OK, first: The minute I read the title of this post, I thought, "Oh cool, like 'Rashomon'".

So, dude, get outta my head! :)

Second: Your wife is right.


Just go with it. :)

Your escalator operator said...

Great post:
1, Good to know someone else with an infallible memory has the same deal with clearly remembering the exact details of an event or conversation and being completely, um, wrong-ish?
2, There are a couple of reasons I do the blog thang, but you hit on one that probably is behind a lot of what I write.

Daddy Geek Boy said...

Why are you guys all jumping to the conclusion that I am the one who is wrong?

Lady Mama said...

Some memories have a way of fabricating their own story. Happens to me all the time. And then what usually happens is I argue relentlessly with my husband that I am right. And usually I'm not because his memory is way better than mine.

Also, I too write to capture memories. I think it's a lovely way to remember.

RHW said...

It's remarkably easy to create false memories - so easy it's scary. I know many people, myself included, have memories from childhood that are really false ones created from other people's descriptions of events. Mine is about falling down some stairs. Some people are more prone to doing this than others.

Interestingly, I have both an excellent memory - never had to study much to pass tests - and am also "highly suggestible" (according to psych experiments I participated in throughout university).

One dead giveaway regarding false memory is perspective. If you can see yourself in the memory (without a mirror being there too), it's at least partially false.

blissfully caffeinated said...

Well, I have to side with your wife on this one. Because of solidarity and all that. Plus women are smarter.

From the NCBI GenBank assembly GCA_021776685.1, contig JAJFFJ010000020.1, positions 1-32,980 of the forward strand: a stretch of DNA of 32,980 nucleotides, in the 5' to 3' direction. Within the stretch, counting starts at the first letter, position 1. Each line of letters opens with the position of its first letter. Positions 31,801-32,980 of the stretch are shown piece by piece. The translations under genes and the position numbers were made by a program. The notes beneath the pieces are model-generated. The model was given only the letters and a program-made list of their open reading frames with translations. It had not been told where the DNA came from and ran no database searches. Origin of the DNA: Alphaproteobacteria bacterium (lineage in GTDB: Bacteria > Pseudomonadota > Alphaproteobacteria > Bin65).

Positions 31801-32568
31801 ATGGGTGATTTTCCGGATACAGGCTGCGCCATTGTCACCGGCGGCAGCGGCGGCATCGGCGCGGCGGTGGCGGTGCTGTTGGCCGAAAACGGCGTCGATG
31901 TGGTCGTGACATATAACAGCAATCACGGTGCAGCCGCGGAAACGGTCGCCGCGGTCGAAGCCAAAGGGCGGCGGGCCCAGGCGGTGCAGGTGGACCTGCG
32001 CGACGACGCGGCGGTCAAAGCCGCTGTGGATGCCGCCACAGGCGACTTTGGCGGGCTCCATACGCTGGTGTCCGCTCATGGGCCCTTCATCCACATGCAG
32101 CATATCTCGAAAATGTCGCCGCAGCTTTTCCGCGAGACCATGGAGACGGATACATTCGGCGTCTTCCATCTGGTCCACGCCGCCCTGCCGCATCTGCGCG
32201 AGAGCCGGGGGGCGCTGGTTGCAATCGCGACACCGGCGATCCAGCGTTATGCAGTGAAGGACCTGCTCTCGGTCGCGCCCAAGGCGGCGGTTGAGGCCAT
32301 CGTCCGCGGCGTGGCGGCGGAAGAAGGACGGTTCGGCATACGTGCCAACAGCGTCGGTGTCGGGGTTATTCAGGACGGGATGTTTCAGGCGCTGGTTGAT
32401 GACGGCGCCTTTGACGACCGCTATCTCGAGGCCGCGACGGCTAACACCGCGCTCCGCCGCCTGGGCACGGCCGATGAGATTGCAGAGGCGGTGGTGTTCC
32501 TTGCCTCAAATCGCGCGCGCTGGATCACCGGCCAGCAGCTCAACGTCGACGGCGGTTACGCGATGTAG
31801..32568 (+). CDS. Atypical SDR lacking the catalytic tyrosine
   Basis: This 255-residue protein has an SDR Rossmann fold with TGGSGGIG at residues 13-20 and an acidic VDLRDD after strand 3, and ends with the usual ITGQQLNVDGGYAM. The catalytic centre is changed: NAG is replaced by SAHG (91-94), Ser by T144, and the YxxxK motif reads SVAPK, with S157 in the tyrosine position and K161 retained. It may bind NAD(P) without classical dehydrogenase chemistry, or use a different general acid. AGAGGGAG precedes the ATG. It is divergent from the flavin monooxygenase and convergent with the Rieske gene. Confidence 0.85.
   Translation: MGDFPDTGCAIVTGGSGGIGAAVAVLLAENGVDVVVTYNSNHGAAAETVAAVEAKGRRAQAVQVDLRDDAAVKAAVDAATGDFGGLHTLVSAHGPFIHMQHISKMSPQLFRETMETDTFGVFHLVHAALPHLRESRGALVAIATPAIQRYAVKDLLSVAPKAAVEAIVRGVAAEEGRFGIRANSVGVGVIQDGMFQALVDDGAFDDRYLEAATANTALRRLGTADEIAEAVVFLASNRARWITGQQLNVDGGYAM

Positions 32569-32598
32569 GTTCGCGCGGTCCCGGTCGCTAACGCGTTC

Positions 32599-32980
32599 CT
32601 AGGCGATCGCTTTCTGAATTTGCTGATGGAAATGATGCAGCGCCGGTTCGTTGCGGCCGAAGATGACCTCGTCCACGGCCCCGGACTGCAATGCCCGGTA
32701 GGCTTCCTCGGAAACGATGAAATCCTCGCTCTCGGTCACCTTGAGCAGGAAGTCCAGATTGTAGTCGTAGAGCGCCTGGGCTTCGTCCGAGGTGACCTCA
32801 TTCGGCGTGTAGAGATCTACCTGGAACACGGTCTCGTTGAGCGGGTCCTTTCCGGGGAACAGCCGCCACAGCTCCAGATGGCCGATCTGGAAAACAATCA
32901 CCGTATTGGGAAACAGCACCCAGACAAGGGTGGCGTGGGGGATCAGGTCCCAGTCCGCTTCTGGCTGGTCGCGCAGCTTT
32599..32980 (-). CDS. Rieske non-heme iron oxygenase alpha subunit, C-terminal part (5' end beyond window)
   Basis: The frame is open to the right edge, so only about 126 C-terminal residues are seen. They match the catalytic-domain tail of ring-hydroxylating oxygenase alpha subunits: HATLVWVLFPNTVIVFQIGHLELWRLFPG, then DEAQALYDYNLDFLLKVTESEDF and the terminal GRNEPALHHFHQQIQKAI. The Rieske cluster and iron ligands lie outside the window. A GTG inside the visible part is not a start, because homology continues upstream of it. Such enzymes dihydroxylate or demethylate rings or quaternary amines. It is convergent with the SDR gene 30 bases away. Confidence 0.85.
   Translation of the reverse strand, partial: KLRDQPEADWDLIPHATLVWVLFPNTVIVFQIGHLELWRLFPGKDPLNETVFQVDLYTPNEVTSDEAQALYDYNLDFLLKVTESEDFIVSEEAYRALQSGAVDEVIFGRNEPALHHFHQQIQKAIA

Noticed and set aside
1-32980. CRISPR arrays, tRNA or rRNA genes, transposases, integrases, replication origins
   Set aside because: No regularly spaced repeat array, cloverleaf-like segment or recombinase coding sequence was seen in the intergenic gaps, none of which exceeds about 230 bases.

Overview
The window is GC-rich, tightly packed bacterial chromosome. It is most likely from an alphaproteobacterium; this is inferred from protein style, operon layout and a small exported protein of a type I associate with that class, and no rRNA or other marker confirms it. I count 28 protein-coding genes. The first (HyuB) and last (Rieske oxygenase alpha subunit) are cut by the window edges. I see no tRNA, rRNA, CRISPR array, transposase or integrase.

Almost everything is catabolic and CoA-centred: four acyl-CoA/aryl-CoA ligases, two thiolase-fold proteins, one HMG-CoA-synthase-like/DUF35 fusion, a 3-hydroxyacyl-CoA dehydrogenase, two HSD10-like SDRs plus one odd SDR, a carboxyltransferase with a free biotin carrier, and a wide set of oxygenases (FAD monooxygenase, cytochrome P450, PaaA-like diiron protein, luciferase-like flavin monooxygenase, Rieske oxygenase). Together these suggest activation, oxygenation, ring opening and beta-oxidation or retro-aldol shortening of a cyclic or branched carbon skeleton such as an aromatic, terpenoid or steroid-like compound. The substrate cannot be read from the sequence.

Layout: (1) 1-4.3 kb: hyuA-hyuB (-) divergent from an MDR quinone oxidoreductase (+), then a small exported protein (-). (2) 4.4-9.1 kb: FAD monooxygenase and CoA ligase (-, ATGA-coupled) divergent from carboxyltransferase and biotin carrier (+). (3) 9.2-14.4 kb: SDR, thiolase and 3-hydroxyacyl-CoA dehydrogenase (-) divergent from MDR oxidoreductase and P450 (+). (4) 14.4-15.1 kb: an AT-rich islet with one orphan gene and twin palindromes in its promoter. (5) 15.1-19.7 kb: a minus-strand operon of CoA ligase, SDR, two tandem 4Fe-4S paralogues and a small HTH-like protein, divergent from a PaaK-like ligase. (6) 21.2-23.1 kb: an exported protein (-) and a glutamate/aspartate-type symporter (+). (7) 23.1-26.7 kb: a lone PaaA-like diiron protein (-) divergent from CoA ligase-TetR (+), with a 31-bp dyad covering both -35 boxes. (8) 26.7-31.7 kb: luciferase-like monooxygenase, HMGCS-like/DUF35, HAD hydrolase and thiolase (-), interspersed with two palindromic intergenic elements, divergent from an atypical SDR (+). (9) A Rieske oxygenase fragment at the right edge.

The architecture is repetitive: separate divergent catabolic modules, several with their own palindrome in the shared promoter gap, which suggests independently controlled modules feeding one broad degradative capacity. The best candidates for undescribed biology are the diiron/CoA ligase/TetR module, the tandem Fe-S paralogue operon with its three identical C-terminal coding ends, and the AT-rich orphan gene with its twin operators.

It's so funny, my husband and I have a laugh trigger that means nothing to anyone but us and if I were to try to explain it to you or anyone else, you and those other people would think I was crazy, but all we have to say to each other is "Fro Dog" and we both fall to the ground laughing.

Evie_Edlund said...

It did happen, just not nessicarily with the window dressing one of you recalls.

Michele said...

This is so interesting. I just listened to a speaker the other day talking about how our brains process memory. According to this doctor (in, I can't remember, HA, what field of medicine)you and your wife can be both right and wrong. Sorry to go all academia.

SweetPeaSurry said...

It always freaks me out when people call me out as a 'reader' user in their blogpost ... sheesh. 1 blog read ... 156 more posts to go!!! YAY

I just start making up the meat and potatoes of stories now, I've killed all the brain cells that might potentially have the 'actual' story in them.

My dad always says ... 'as long as the story is mostly true and the props are mostly real, you're golden'


Melinda said...

I totally get what you're saying, I think it's a great reason to blog--to remember. I think since starting blogging, the stories I've blogged stand out much more than others, it does something to write it down!